Fourth Home

‘Frozen yogurt!’
‘Drinkable tap water!’
‘Paper towels!’
Gretchen and I are like kids on Christmas morning in the arrivals hall of Stockholm airport. I hadn’t realized how much I’d been missing all the things just mentioned. Discovering them suddenly, unexpectedly, reduces us to squealing infants.
‘Fresh air!’
‘Tall, attractive men!’
‘Wine gums???’
This last discovery makes this Friday in Sweden the best Christmas I’ve ever had. Wine gums, a sort of hard gummy candy native to the UK, are for me what a shot up the arm is for a heroin addict.
We’re back in the western world after a wonderful but exhausting hiatus of about two months. We’re both heading north to Jamtland, a province about halfway up Sweden, where my old friend Philip has just moved, and are planning on some much-needed R&R as we abuse his family’s washing machine, internet connection, and kitchen. Gretchen will then be heading down to Italy to do some traditional Eurotripping and I’ll be off to Kiev, Almaty, and Istanbul.
There’s nothing like being on the road to make you appreciate the little comforts of home. It also serves to broaden your definition of home: when I first lived abroad, in France from 2004-2005, London became the place I’d go to for comfort food and a dose of family time. Gradually, Paris began to feel the same way: I still remember my mother’s shock when, over Christmas dinner in Greenwich that year, I mentioned how excited I was to go home.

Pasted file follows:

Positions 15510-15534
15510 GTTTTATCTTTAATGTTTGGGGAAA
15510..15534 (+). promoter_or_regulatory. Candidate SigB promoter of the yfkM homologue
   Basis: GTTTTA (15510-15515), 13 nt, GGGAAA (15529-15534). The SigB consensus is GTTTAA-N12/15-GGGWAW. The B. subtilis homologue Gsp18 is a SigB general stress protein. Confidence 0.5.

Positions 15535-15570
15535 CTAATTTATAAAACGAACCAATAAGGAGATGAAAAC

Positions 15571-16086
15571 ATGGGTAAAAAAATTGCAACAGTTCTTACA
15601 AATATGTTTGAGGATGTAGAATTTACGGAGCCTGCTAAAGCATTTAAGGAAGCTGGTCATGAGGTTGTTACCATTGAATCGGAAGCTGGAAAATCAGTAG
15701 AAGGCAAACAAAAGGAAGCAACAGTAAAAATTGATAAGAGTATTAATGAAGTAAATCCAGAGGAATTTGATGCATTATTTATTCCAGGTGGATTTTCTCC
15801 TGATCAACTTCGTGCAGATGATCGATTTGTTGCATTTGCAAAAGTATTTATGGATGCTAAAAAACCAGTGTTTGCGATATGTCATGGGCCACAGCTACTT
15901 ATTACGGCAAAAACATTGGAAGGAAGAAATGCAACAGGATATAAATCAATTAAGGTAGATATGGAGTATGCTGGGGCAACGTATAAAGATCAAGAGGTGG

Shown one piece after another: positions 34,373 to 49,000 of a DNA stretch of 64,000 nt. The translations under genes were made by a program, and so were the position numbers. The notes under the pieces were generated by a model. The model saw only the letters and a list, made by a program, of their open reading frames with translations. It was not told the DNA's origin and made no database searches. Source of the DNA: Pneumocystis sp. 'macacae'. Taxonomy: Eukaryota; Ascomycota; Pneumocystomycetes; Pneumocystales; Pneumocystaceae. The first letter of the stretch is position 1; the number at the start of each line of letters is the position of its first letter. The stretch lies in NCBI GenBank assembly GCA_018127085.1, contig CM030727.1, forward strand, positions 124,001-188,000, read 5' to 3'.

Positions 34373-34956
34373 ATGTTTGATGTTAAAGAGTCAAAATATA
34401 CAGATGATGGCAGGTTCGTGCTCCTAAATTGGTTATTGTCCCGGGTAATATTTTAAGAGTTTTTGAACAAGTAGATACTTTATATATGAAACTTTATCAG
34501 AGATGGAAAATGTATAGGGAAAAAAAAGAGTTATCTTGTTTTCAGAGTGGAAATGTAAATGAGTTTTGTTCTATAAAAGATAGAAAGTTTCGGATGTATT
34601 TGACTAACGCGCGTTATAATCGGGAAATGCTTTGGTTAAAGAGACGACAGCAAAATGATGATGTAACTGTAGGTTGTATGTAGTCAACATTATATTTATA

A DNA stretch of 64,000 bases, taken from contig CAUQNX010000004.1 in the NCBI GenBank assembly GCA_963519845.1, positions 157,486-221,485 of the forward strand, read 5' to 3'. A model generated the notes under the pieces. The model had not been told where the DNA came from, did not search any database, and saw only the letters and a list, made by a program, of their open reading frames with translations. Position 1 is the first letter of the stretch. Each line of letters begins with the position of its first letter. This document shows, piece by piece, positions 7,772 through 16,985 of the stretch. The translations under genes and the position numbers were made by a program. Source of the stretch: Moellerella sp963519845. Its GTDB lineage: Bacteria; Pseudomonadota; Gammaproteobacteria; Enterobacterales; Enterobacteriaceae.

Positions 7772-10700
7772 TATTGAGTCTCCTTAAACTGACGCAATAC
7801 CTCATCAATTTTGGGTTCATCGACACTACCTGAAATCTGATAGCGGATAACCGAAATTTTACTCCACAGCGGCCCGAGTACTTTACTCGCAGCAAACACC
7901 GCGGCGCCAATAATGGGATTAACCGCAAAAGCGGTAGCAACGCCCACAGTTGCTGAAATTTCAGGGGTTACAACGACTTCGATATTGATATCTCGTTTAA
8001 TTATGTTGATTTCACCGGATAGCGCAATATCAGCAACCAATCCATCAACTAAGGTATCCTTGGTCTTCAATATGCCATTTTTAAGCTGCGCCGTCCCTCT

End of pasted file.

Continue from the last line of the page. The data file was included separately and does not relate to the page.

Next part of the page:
Here in Sweden, I’m realizing for the first time how much my desire for home can be satisfied with a few things that I can take for granted in the western world – tap water, etc – and a friendly face from my past. Philip and I lived together in a tiny apartment on the 8th floor of a majestic eighteenth century building underneath the Eiffel Tower during my gap year. He finished college this June as well and moved to his mother’s home town of Ostersund, Sweden. Philip’s been informally adopted into the Morris family for a long time now, so I’m looking forward to getting to know his a little bit better.

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